In 2013, a MW7.7 earthquake struck Balochistan, caused a huge surface offset and triggered a small tsunami in the Arabian Sea. Immediately, the apparently strange fault behaviour caused the attention of scientists world wide and a number of papers were published. The discussion is highly interesting and still ongoing. This an interesting case for paleoseismologists, too, not only because of the cascading earthquake effects, but also because of the surface rupture distribution, from which we might learn some important lessons for our future work. Now my colleague Yu Zhou and his colleagues from Oxford University published a new paper on this event, arguing that it might be not as unusual as it seems. Their research is based on the analysis of Pleiades stereo satellite imagery, which has proven to be a very useful data source already. Yu send me a nice summary of his recent research:
The 2013 Mw 7.7 Balochistan earthquake in Pakistan: NOT SO UNUSUAL
The 24 September 2013 Mw 7.7 Balochistan earthquake in Pakistan is a very interesting event. It ruptured a 225-km long section of the curved and moderately dipping (50°-70°N) Hoshab fault whilst appearing to show consistent and predominantly strike-slip behaviour along its entire length, its slip vector rotating dramatically along-strike by 60°.
It is difficult to reconcile the largely strike-slip motion with the shortening to the west, which led to the argument that the fault kinematics switch between strike-slip and dip-slip motion in successive earthquakes (Avouac et al., 2014; Barnhart et al., 2015). Such kinematics is very unusual and has not been observed elsewhere. One way to test this hypothesis is to calculate the ratio of cumulative lateral to vertical displacements from past earthquakes. If the ratio of cumulative displacements is different from that in the 2013 event, it suggests that the fault kinematics do switch. The solution sounds simple, but field access is not possible yet.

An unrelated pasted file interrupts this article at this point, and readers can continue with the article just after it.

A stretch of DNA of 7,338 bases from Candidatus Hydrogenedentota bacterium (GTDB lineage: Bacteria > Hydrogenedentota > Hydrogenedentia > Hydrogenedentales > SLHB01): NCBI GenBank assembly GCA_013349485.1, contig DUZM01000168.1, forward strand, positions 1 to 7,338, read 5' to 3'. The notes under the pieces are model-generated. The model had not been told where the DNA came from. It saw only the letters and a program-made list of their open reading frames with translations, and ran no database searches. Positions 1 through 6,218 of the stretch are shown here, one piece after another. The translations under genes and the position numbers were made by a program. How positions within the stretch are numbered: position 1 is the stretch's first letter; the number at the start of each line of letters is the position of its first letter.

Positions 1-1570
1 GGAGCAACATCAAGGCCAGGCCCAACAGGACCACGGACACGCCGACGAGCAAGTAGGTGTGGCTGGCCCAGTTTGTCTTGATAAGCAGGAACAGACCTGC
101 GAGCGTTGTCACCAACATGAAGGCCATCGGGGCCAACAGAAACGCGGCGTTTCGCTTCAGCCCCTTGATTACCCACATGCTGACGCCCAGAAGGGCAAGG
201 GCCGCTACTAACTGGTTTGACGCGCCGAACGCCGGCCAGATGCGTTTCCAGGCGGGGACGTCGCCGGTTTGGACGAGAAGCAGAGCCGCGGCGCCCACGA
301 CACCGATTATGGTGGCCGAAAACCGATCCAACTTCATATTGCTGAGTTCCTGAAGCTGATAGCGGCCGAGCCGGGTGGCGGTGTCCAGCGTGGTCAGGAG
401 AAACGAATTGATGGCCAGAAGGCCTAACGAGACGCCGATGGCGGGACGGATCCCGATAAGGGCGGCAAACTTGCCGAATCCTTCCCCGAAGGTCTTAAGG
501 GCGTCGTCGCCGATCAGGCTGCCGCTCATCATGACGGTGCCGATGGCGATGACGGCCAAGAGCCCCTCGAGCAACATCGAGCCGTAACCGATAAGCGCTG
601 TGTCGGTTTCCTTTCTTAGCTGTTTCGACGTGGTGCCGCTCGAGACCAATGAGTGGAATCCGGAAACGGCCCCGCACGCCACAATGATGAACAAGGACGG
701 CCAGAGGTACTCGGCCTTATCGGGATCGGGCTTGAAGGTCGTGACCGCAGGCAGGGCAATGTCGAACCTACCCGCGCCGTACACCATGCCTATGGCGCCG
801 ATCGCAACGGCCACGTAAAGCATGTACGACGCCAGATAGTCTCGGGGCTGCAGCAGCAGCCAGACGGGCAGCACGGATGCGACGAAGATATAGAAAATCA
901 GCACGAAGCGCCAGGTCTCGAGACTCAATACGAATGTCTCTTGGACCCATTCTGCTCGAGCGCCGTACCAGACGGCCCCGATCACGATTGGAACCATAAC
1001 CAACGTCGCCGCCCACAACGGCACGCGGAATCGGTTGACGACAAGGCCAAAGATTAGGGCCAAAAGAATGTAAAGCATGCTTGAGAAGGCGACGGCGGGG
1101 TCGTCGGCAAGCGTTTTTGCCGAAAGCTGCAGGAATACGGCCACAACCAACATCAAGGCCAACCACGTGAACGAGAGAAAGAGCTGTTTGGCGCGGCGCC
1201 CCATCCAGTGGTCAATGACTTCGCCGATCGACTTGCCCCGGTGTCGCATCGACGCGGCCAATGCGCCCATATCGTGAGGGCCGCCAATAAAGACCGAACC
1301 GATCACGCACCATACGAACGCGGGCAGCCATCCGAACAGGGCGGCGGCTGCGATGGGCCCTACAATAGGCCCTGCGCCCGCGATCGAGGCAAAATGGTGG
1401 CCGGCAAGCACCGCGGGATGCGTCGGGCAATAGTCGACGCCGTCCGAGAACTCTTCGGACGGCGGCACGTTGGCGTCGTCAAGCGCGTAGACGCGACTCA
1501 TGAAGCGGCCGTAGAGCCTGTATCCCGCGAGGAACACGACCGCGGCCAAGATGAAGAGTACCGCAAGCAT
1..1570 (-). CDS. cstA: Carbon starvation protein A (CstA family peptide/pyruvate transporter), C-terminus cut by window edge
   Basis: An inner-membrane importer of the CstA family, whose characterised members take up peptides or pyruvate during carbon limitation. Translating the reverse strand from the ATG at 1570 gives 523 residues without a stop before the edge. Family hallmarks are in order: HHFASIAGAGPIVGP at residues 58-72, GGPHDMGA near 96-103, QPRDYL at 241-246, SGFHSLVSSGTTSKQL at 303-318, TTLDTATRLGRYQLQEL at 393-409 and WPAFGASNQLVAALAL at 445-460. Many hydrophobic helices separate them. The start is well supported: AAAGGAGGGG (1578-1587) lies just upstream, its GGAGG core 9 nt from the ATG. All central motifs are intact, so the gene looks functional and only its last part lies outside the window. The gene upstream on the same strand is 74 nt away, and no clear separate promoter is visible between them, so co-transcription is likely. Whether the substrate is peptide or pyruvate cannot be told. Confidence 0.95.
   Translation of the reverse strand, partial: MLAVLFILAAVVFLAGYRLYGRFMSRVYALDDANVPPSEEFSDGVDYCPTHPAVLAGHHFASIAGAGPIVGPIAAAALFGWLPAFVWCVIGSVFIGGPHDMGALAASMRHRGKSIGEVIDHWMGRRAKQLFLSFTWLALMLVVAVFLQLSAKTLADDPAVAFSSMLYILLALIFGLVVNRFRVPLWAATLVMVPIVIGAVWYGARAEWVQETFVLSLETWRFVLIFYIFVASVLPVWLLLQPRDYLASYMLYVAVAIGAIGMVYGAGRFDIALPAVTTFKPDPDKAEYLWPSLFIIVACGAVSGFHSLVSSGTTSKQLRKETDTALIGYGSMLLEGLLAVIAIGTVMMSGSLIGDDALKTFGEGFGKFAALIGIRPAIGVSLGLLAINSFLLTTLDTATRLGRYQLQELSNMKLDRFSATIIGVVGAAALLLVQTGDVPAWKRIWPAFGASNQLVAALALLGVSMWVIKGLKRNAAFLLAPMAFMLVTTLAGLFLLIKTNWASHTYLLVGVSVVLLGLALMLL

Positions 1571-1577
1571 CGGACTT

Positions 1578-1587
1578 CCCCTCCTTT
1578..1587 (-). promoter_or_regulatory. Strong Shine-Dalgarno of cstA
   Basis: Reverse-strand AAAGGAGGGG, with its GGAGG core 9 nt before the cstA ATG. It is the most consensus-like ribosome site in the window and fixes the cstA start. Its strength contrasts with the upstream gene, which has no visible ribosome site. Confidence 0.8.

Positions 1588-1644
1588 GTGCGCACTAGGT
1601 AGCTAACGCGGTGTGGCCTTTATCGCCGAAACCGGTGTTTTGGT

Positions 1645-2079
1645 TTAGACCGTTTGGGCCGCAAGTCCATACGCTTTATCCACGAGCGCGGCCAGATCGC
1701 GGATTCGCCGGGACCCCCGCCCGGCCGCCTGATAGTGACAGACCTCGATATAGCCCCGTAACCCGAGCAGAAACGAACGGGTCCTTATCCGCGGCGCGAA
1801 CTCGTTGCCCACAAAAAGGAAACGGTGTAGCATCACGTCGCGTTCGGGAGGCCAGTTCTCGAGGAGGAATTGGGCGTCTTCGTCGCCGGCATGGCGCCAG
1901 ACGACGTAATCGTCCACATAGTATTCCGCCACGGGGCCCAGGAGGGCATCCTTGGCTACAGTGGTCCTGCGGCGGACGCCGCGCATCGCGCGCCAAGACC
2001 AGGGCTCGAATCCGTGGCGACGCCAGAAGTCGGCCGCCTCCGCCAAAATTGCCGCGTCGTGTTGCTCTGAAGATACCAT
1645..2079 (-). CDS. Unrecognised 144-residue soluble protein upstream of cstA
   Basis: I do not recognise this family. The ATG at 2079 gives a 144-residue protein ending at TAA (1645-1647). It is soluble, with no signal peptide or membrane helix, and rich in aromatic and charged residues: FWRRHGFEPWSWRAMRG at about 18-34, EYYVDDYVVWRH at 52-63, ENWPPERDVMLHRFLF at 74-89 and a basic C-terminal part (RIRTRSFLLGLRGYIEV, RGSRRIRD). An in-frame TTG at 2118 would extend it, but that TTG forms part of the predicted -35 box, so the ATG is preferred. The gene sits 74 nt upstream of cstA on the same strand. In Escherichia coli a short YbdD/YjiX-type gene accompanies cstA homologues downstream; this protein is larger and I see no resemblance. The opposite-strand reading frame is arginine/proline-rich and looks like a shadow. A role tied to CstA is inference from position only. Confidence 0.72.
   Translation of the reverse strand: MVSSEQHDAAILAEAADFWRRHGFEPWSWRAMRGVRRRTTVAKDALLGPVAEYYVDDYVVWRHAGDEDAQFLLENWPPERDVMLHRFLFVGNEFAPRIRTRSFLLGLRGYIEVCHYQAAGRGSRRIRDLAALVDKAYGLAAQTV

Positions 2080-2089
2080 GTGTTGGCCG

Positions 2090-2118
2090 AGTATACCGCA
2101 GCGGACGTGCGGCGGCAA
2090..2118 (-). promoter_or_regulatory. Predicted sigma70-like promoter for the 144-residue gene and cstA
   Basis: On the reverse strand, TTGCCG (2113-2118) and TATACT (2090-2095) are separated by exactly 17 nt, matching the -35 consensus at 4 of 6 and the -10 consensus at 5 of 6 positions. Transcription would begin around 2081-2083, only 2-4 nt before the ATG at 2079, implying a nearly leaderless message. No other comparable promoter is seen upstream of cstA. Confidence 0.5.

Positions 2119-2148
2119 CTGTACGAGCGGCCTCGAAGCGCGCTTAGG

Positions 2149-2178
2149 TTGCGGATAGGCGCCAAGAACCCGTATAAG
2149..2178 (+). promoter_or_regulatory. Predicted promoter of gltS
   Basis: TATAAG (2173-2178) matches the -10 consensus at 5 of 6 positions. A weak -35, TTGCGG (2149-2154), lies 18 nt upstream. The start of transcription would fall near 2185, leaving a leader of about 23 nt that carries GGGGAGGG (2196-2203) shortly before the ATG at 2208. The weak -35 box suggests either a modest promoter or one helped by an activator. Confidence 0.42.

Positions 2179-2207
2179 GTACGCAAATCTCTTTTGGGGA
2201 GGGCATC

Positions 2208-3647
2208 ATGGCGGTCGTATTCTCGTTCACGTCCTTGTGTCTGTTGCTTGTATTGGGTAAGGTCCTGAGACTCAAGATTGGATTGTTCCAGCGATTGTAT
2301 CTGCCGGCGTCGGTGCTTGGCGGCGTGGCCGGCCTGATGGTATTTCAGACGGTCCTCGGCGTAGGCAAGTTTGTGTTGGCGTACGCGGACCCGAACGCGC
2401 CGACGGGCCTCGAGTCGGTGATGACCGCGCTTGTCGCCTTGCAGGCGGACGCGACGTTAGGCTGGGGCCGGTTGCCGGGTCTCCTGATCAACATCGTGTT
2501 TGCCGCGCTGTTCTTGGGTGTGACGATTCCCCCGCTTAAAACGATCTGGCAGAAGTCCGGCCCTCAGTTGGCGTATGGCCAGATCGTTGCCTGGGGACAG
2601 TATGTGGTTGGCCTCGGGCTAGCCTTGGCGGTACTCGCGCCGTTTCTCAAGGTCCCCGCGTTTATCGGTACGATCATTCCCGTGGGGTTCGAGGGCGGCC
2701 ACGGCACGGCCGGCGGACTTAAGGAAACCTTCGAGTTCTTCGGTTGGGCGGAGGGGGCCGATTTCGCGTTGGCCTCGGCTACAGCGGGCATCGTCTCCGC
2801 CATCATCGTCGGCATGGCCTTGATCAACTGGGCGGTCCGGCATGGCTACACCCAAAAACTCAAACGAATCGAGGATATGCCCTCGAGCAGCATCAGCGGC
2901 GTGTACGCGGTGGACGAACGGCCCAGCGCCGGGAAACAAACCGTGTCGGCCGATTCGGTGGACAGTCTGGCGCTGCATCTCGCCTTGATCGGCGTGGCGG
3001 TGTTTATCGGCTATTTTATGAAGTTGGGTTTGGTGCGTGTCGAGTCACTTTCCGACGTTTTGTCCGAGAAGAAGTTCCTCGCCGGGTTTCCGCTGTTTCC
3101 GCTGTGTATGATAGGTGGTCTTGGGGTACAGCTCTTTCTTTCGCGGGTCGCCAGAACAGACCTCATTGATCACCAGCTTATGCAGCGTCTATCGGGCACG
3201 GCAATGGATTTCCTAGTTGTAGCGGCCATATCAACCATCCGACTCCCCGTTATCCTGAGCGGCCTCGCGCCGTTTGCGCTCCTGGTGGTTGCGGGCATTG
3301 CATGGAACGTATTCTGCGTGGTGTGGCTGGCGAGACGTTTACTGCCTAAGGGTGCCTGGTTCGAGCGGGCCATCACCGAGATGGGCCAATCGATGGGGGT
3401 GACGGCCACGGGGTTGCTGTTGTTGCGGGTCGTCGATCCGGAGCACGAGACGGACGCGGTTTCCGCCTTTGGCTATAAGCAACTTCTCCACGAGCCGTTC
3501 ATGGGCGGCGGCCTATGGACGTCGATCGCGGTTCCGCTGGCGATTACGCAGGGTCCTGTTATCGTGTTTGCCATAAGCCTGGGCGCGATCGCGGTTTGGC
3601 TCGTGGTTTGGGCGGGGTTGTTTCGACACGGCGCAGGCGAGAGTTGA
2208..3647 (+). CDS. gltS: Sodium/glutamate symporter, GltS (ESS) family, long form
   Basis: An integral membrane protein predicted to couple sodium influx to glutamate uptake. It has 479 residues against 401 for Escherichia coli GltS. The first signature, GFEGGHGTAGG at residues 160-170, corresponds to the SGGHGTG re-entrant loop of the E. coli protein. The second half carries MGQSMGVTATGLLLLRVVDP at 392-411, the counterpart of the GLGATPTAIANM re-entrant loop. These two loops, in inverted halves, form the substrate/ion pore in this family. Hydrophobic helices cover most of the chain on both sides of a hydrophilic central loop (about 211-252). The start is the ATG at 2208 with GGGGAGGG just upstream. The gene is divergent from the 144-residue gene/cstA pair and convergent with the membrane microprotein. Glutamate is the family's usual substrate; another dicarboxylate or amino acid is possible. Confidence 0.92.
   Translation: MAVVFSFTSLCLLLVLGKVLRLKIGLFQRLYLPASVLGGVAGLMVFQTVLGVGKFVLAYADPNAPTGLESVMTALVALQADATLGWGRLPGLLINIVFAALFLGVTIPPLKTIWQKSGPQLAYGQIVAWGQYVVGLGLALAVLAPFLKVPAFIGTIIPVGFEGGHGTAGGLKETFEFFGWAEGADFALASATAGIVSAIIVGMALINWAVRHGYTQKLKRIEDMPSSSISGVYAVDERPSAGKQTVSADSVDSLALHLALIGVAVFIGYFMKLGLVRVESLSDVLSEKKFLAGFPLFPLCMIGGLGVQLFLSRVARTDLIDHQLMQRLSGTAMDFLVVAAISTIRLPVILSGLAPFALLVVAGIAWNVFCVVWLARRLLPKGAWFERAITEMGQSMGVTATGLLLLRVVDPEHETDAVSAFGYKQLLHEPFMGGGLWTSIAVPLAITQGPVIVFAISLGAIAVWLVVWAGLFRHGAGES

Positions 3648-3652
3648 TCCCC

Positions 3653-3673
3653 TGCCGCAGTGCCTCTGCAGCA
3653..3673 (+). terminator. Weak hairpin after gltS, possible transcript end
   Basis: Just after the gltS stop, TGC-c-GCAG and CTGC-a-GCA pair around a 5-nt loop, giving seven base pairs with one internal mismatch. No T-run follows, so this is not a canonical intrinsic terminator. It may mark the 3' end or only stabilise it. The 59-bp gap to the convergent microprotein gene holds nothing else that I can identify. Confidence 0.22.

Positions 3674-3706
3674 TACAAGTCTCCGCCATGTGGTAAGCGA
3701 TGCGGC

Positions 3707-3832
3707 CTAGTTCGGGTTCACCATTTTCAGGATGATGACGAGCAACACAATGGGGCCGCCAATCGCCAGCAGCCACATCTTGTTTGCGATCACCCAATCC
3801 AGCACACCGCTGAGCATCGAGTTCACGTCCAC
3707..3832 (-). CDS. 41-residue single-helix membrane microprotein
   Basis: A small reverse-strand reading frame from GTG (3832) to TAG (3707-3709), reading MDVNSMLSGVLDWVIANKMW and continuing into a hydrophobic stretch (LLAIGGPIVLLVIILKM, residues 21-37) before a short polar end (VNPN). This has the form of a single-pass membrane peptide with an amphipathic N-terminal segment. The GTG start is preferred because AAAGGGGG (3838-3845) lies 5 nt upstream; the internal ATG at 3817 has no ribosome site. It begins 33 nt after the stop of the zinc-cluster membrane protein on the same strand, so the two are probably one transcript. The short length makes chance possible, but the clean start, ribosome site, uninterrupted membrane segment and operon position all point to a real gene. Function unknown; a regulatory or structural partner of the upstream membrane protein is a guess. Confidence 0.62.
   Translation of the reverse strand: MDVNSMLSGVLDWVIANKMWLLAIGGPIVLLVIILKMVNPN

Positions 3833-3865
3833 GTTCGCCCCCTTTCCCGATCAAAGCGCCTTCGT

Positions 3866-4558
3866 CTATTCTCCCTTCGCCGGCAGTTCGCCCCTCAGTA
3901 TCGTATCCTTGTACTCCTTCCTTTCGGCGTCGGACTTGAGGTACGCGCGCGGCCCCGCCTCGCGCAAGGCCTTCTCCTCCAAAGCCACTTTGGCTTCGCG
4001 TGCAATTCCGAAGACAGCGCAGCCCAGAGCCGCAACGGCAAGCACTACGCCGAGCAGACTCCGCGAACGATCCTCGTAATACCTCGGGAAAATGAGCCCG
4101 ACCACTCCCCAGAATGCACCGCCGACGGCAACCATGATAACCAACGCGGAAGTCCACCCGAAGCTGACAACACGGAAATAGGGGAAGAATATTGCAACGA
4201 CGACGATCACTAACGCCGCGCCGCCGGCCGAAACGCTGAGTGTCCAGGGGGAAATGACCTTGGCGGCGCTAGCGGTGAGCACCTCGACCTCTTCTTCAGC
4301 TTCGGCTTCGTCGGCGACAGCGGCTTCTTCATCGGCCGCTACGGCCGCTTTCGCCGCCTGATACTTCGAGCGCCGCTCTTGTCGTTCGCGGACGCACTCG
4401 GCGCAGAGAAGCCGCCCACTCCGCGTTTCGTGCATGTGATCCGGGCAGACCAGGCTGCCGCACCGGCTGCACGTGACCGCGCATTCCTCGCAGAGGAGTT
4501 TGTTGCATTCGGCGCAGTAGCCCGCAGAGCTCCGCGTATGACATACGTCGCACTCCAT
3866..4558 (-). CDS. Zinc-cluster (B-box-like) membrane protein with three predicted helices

Therefore we tasked Pleiades stereo imagery for the entire 225 km rupture and produced a 1-m resolution digital topography from it. By determining the vertical component of motion on the Hoshab fault for the first time, we found that the oblique motion in the 2013 earthquake is typical of this fault. A constant ratio of lateral to vertical motion over multiple earthquakes suggests that the Hoshab fault has experienced the same style of faulting throughout the Late Quaternary.
By further mapping of subparallel faults in the eastern Makran, we also show that failure occurs in a distributed fashion and is not constrained solely to the Hoshab fault, providing an explanation for long repeat times and hence a lack of seismic events in previous decades.
The Balochistan earthquake provides an example of distributed faulting in a remote and inaccessible area that has been made amenable to detailed near-field investigation by the new generation of very high-resolution satellite stereo imagery.
- Avouac, J.-P., Ayoub, F., Wei, S., Ampuero, J.P., Meng, L., Leprince, S., Jolivet, R., Duputel, Z., Helmberger, D. (2014) The 2013, Mw 7.7 Balochistan earthquake, energetic strike-slip reactivation of a thrust fault, Earth and Planetary Science Letters, 391, 128–134. doi:10.1016/j.epsl.2014.01.036
- Barnhart, W., Briggs, R., Reitman, N., Gold, R., Hayes, G. (2015) Evidence for slip partitioning and bimodal slip behaviour on a single fault: Surface slip characteristics of the 2013 Mw 7.7 Balochistan, Pakistan earthquake, Earth and Planetary Science Letters, 420, 1–11. doi:10.1016/j.epsl.2015.03.027
- Zhou, Y., Elliott, J., Parsons, B., Walker, R. (2015) The 2013 Balochistan earthquake: an extraordinary or completely ordinary event?, Geophysical Research Letters., 42, 1-8. doi:10.1002/2015GL065096
About Yu Zhou:
Yu works at the University of Oxford. He uses remote sensing data, especially Pleiades imagery and DInSAR, to find out about the accumulation and release of strain in the earthquake cycle. One of his main areas of interest is the Weihe graben, the southern boundary of the Ordos Plateau in northeastern China.
This research has been conducted in the framework of COMET, the Centre for the Observation and Modelling of Earthquakes, Volcanoes, and Tectonics, funded by NERC.